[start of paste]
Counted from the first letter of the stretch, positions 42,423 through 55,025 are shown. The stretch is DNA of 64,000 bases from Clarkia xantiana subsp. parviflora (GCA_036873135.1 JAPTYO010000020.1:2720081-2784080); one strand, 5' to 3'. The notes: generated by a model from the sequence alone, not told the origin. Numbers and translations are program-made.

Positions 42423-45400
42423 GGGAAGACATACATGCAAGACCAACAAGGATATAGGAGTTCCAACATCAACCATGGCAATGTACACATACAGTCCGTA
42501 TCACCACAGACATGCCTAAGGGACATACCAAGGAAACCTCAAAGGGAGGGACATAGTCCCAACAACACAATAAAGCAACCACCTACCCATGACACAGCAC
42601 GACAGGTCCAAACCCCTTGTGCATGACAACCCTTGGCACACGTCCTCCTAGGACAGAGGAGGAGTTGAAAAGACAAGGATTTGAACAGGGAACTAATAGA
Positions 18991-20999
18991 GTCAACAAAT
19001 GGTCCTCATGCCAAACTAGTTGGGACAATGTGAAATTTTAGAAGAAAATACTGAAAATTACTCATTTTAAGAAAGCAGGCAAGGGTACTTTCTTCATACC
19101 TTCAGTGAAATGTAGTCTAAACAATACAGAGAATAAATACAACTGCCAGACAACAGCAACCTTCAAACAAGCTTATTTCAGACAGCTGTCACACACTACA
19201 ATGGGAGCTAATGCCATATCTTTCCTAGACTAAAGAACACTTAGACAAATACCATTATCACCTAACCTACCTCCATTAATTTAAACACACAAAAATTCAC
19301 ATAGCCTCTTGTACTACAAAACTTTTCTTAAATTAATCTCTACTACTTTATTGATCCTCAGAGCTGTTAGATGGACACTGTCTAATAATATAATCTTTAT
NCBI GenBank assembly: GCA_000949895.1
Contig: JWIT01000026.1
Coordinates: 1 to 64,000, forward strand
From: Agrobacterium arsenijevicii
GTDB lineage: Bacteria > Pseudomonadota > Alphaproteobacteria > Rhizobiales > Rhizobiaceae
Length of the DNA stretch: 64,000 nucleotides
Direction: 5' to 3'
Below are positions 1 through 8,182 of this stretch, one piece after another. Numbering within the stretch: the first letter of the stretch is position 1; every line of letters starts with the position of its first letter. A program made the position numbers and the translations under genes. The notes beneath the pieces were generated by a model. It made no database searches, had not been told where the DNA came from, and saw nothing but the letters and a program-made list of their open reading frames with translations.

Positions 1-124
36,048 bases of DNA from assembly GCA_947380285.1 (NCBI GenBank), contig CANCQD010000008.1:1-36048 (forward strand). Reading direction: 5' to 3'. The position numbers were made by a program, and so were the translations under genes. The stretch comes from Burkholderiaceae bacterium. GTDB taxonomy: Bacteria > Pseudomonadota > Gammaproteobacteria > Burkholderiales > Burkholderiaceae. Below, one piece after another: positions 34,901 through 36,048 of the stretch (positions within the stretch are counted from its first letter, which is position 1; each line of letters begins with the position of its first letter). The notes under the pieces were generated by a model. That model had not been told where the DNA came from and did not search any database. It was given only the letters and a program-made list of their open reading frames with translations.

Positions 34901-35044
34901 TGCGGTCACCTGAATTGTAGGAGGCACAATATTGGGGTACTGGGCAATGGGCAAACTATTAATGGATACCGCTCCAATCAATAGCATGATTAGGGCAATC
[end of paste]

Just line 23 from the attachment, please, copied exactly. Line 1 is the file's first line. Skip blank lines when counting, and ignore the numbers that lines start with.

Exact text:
34901 TGCGGTCACCTGAATTGTAGGAGGCACAATATTGGGGTACTGGGCAATGGGCAAACTATTAATGGATACCGCTCCAATCAATAGCATGATTAGGGCAATC